resistance

film

In an alternate version of World War II, D Day has failed and the German forces have invaded the British Isles. In a remote Welsh valley the women wake one day to discover all the men have gone and a unit of German soldiers have taken up residence. What are the soldiers looking for and just where have all the men gone?

Resistance features some strong performances, an intriguing script (adapted from a popular novel) and lovely looking Welsh landscapes – ingredients for an absorbing drama. Why then, is it such a tedious experience?

The problem lies within the script. Populated with too many pregnant pauses and wistful flashbacks, it spends far too much of its running time being mysterious and ambiguous. The central relationship between Andrea Risebourough’s Sarah and the German Army Captain does not engage or convince enough to make you care what happens to either of them and the mystery of the missing men from the valley is eluded to on many occasions but never satisfactorily thought through. By the end there is just mild puzzlement instead of the emotional resonance from the pain it has caused these women.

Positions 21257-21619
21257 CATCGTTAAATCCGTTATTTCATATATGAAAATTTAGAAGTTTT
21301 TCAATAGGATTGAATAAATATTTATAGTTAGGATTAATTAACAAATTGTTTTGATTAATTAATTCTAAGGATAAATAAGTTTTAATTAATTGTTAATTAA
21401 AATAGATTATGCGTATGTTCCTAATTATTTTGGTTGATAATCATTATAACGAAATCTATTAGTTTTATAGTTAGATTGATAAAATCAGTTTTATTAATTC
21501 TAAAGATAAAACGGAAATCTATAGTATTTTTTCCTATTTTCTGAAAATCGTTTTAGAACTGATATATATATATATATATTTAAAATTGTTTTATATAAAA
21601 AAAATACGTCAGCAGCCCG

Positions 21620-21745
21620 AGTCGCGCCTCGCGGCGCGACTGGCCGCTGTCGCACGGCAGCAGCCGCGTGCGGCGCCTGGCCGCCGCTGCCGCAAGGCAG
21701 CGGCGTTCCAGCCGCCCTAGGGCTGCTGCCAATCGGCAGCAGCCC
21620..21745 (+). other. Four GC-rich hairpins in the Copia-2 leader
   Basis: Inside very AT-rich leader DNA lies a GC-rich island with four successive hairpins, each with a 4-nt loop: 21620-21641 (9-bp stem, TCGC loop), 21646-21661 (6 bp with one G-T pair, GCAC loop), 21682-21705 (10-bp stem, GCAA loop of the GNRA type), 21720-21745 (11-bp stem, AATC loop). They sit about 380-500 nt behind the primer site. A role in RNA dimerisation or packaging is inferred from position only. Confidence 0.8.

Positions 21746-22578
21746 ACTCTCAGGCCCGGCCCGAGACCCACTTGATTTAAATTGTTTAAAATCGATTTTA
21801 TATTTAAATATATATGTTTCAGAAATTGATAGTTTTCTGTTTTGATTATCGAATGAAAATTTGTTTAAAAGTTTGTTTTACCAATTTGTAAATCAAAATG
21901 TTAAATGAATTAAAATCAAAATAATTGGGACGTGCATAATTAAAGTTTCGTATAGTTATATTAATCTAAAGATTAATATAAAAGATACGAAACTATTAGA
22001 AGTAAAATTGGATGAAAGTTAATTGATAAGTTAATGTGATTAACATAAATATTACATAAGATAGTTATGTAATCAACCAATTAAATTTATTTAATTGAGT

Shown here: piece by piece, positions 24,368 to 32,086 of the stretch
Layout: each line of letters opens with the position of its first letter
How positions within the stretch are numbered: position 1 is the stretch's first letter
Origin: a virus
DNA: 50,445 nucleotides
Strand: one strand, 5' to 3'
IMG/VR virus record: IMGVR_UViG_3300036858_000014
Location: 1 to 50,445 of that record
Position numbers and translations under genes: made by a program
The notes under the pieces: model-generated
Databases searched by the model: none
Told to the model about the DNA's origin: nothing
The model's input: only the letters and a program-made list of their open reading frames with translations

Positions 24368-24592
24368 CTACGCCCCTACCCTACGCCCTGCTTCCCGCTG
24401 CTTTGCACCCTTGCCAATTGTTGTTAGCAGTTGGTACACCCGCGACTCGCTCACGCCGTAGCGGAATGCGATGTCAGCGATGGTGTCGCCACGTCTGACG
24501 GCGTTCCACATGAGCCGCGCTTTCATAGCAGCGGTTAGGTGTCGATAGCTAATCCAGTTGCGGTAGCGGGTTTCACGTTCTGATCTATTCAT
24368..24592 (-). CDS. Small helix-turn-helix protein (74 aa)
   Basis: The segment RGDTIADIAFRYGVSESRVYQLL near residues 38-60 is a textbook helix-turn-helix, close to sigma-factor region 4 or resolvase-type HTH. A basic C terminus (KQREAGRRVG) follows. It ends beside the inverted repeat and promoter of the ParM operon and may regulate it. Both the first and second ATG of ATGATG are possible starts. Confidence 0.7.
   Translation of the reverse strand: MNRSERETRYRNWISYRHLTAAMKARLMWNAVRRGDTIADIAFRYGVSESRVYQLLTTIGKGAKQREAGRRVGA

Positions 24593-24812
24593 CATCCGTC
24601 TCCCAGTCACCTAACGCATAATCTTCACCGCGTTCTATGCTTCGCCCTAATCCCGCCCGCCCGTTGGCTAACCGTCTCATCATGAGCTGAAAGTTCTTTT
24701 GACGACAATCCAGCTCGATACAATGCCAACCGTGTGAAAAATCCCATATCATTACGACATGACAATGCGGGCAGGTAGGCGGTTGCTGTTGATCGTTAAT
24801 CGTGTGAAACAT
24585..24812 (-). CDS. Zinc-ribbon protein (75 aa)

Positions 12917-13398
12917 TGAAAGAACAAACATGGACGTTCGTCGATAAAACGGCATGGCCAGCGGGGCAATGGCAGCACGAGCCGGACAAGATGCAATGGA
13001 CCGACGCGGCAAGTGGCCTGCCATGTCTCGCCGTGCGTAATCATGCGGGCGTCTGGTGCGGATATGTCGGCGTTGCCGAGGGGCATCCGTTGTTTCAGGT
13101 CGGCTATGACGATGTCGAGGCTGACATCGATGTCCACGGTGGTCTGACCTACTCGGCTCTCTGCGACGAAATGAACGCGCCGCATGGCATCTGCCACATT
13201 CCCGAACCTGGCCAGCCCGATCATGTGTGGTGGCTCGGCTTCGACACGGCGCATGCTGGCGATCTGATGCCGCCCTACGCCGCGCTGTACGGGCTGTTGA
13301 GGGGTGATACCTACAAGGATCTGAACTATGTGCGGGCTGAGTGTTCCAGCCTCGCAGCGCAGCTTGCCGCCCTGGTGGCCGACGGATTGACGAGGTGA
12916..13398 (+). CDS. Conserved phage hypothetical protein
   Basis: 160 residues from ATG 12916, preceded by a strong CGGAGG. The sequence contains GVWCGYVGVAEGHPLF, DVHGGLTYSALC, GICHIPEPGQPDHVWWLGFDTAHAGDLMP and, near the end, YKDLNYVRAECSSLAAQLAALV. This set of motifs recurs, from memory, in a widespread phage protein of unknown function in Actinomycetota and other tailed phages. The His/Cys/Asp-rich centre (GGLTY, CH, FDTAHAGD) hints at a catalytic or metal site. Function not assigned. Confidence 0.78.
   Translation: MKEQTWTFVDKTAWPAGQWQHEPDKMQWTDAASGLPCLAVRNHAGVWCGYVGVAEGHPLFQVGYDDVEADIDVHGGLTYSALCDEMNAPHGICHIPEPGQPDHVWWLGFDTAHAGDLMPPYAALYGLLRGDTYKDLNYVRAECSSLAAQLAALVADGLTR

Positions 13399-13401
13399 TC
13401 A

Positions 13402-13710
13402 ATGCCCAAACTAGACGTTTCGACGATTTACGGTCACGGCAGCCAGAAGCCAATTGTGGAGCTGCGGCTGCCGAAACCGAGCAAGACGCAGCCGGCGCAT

Performances throughout are good but hampered by the heavy-handed direction which relies too much on windswept gazing across the valley. Wuthering Heights this is not! Resistance is a disappointment from such an interesting concept.

 

Best performance: Sharon Morgan showing total devastation when her prized horse meets an unfortunate end.

The great Michael Sheen has a tiny role, presumably only there to attract the finances.

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